“The Human Scale” documents Danish architect Jan Gehl’s approach to create a good urban habitat for healthy human beings. Through years of observing people’s interaction with their living environment, Jan proposed and tested a set of human-centric guidelines in realizing an urban environment that is more suitable for human nature than the widely adopted automobile-focused planning and isolated space design typically associated with urban living.
“… even today we know much more about a good habitat for mountain gorillas or Siberian tigers than we know about a good urban habitat for homo sapiens.”
— Jan Gehl, “The Human Scale”
Considering, nowadays, the majority of the population are living in cities, if our fabricated environment is training us to contradict our primitive behaviour, why do we continue to live in these unfit environment through Jan’s eyes? Shouldn’t we already migrate to an environment better fitting our natural demand?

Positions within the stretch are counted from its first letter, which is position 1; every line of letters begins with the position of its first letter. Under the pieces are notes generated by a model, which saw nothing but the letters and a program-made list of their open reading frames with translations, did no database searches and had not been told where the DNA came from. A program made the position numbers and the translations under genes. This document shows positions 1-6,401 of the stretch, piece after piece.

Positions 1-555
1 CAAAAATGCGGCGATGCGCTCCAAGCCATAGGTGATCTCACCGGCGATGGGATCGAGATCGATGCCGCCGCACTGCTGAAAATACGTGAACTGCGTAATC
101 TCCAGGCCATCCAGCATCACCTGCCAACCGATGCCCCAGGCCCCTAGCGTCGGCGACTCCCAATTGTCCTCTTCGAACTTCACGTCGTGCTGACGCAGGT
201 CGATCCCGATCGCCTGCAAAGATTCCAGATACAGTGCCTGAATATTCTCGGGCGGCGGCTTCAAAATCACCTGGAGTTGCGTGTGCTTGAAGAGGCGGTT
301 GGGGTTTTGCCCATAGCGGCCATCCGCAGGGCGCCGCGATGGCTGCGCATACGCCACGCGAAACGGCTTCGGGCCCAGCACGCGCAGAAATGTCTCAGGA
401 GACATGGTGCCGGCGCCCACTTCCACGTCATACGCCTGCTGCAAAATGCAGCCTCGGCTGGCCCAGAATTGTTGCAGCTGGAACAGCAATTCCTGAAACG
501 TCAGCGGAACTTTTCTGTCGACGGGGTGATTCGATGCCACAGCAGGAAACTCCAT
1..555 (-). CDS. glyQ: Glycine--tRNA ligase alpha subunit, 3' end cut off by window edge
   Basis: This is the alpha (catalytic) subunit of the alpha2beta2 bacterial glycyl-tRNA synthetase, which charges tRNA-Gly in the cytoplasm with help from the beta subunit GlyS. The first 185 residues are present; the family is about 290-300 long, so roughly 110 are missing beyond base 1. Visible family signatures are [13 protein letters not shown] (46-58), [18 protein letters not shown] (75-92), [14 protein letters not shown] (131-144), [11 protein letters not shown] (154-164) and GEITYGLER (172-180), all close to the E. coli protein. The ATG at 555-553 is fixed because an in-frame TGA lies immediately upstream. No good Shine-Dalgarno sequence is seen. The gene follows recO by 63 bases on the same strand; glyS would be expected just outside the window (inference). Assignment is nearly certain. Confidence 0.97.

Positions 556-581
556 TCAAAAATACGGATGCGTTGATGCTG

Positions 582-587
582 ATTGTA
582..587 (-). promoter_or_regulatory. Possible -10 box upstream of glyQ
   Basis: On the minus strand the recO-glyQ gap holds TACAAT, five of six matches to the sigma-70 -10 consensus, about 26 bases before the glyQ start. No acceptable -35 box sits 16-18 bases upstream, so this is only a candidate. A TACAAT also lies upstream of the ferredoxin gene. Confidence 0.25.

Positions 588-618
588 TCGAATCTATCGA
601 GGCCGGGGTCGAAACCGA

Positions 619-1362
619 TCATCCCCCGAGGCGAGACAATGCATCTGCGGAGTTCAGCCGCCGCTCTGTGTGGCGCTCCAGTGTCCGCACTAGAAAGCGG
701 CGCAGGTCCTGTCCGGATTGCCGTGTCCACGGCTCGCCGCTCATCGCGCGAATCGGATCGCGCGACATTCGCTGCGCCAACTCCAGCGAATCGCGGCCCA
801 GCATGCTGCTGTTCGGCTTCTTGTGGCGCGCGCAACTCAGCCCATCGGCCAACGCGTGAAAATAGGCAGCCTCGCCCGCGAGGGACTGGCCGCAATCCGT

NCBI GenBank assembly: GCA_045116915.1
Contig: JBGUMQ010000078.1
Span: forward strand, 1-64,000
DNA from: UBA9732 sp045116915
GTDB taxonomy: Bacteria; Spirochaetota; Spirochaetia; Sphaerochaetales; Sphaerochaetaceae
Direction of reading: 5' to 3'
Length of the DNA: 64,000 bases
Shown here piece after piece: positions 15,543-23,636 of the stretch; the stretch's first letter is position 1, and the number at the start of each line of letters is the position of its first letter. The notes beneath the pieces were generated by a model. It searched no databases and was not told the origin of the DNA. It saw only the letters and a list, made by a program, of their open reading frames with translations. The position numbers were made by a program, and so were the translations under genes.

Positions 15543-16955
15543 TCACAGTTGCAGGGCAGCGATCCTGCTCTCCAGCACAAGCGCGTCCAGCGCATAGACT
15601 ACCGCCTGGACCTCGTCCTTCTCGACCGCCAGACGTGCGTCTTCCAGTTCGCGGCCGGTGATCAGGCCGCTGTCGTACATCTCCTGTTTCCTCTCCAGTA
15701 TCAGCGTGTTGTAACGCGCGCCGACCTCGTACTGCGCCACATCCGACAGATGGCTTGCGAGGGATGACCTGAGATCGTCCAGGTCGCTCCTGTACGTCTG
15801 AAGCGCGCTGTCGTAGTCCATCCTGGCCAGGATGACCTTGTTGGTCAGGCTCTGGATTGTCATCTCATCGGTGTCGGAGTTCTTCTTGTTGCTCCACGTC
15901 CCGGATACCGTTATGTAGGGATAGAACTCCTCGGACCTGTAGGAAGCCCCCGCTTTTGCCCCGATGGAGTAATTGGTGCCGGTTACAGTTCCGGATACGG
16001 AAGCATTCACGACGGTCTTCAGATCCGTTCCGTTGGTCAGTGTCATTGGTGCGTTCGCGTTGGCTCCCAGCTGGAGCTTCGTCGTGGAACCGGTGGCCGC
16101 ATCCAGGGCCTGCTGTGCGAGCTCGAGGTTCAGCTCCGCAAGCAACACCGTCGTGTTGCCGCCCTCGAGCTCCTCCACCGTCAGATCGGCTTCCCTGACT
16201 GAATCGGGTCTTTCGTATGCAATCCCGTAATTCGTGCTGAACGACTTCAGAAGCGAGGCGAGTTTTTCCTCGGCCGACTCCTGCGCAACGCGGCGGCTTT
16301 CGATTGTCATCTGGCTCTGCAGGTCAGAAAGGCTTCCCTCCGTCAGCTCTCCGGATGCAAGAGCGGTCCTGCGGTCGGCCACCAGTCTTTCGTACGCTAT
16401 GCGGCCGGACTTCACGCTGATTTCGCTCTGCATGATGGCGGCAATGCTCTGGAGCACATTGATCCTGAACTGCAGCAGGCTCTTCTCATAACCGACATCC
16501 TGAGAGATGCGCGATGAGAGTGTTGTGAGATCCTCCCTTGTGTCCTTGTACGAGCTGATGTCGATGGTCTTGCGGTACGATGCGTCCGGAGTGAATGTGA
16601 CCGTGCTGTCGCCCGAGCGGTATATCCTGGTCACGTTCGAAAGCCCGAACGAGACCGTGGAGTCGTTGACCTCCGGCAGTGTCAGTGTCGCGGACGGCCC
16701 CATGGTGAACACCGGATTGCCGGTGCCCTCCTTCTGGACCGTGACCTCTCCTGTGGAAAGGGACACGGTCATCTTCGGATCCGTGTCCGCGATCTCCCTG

The city lifestyle can’t be that unsuitable according to Jan’s perspective, can it? After all, aren’t we humans capable of making appropriate adjustments to maintain our biological needs?
Interestingly, human nature is the foundation of both sides of the argument. Jan argues that the current built environment is designed to steer away from human’s social nature whereas the latter view, shared by many urban dwellers, embraces adaptability to the current city definition – densified building blocks surrounded by busy streets.
From a historical perspective, civilization has evolved itself from hunter-gatherers, through agricultural and industrial revolution, to the current post-industrial culture. In each evolutionary stage, social interaction is undeniably a stable in constructing a healthy society; however, it is also undeniable that our ancestors adapted to significant lifestyle changes through each evolution stage.
Therefore, to design a people’s urban environment, it is a balancing act between urban growth and human needs. People build cities; yet, cities molds people. This balance scale is the key to designing a good human habitat.
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